With the exception of study in Europe in 1971, a studio residency at the Cité Internationale des Arts, Paris in 1982, and in 1986 to study fresco painting in Italy, he has worked in Kurrajong and in Seaforth, where he has a studio in the house he now owns and where his parents lived from the time they arrived in Sydney.

Those who have spent a lot of time with Zofrea know the abundant, furious energy he puts into his research. In ‘Day Cycle’ he has drawn on the many experiences of others to examine how they express the energy of love. The rhythm of Mozart’s notations becomes a structural device Zofrea uses in these paintings. On other occasions, Zofrea shifts from Attar to his student Rumi or to more recent poet devotees of love such as Rilke, Dylan Thomas and Adonis, or he sometimes recalls Zen and Buddhist energies.
Zofrea needs to be immersed in energy to ‘overcome death’. There is no need for any human-built structures or representations of the figure in ‘Day Cycle’. His Kurrajong garden is drawn and painted in an allegorical recomposition seeking the power of love’s energy and its connection to all the senses so as to wonder at, and not be contained by, its physicality. Zofrea uses the senses, the emotion, to paint. He asks us to hear the humming midday sound of nature, feel the sweating leaves, capture the perfume of flowers, and to taste the dry heat as one all-seeing experience to announce the midday of ‘Day Cycle’.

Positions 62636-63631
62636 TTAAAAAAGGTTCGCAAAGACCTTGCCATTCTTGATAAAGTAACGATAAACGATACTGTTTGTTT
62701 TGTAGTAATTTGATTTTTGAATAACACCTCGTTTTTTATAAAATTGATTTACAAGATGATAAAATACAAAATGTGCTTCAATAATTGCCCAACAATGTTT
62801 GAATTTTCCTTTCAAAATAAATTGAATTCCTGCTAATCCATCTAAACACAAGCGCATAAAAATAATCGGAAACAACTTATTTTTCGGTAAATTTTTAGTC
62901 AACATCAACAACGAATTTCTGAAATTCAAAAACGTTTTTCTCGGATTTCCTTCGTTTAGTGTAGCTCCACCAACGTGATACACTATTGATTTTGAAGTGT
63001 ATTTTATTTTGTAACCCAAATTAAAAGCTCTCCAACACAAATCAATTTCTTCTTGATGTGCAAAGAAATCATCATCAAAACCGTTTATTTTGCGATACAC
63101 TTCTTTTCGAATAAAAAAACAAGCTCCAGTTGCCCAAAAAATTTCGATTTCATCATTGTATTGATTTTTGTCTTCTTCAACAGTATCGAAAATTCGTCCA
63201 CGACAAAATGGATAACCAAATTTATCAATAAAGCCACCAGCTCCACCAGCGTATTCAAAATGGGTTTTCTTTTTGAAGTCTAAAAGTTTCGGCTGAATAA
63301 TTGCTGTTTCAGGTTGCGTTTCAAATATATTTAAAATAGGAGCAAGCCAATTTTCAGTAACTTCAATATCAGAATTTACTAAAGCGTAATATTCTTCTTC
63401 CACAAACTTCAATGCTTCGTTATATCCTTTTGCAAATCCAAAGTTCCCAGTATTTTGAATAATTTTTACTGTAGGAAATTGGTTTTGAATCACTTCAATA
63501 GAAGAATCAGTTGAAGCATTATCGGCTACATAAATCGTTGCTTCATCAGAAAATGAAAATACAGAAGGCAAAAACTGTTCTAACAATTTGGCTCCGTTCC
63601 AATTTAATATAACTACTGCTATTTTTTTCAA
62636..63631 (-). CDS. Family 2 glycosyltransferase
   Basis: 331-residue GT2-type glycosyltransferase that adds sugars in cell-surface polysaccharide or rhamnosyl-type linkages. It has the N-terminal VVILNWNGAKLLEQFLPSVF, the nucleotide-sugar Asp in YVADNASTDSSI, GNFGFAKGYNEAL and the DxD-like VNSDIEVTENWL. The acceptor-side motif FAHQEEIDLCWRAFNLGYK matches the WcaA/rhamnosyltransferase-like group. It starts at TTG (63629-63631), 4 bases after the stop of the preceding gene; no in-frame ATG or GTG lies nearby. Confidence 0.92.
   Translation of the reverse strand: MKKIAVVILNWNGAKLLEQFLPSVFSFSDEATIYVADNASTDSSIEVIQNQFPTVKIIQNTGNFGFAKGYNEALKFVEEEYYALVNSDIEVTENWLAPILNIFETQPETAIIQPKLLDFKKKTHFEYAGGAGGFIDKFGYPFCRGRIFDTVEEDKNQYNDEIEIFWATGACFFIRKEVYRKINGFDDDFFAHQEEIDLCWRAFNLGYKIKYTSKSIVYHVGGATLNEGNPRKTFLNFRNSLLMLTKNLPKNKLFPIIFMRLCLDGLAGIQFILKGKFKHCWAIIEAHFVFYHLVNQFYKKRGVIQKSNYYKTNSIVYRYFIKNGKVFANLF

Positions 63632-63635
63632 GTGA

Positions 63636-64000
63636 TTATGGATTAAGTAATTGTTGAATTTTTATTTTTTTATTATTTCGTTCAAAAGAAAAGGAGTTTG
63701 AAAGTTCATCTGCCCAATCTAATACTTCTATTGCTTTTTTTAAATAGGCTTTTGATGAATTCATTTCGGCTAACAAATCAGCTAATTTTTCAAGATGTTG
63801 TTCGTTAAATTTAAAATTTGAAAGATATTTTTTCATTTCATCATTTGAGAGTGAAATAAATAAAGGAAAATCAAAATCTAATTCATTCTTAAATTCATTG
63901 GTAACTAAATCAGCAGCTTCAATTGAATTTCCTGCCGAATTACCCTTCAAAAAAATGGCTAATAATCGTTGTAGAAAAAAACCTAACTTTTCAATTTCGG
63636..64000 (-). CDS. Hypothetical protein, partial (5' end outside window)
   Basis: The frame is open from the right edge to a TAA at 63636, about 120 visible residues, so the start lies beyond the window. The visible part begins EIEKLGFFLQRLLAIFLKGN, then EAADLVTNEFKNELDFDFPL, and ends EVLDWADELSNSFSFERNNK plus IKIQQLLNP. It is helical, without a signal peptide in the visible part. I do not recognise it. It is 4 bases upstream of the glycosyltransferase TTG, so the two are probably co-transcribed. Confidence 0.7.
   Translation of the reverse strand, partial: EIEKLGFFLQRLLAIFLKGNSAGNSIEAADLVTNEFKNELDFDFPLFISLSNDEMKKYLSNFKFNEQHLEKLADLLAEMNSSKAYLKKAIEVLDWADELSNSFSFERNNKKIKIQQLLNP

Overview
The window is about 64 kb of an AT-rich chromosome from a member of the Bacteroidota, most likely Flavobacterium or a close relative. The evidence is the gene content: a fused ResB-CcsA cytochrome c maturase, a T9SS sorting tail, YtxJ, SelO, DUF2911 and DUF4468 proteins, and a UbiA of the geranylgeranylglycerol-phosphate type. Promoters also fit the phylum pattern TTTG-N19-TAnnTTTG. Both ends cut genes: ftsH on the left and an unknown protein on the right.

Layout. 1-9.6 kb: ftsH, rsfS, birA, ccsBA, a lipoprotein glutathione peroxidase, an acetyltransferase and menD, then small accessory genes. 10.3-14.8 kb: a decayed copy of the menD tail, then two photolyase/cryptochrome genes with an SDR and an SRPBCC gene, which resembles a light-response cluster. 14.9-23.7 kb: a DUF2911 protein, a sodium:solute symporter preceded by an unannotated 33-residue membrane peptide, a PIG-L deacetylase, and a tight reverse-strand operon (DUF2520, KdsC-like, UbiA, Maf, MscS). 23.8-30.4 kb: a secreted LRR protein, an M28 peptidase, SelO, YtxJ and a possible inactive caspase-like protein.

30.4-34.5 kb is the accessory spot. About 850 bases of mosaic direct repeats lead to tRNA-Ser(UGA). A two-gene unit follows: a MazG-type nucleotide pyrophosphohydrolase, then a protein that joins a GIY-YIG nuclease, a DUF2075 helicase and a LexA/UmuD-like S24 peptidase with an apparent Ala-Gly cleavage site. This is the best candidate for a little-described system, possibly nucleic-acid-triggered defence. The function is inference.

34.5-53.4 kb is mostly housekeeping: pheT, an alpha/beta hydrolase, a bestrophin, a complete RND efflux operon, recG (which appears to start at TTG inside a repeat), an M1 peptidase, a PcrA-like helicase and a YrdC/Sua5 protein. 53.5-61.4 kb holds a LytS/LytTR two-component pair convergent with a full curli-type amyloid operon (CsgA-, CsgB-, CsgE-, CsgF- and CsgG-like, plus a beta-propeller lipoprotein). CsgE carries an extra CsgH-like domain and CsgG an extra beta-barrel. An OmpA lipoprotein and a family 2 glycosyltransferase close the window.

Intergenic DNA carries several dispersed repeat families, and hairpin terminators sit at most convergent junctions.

The painting Noon in spring (2018) is an overwhelming experience of this energy. It is a haze of shimmering pearl and lapis white saturating the colours that are caught in their explosion of harsh noon light. The subject is broken into four sections on the painting plane. From the top to almost three-quarters down, broad swirling movements have the appearance of spirit figures dancing. Zofrea wants to convey energy, not to catch the light.

Lower down, red flowers burst from the white, floating within the heat of the midday sun. Zofrea has created a place on Earth without perspective, a reflective pool of enormous energy. His lyrical brush strokes whirl on the surface of the canvas, comfortable in their broad, bold movements. Each brush of primary and secondary colours melds to create new hues adding to the depth of the painting. Unexpectedly, at the top of the canvas the brush’s vertical trails suggest an earthly ground.

When the journey of ‘Day Cycle’ ends with night, Zofrea will have achieved a powerful object of love. As he has avoided dogmas of religion, gender and ethnicity in the paintings, the artist declares honesty and love is always evolving.

This article was originally published in Artist Profile, Issue 44, 2018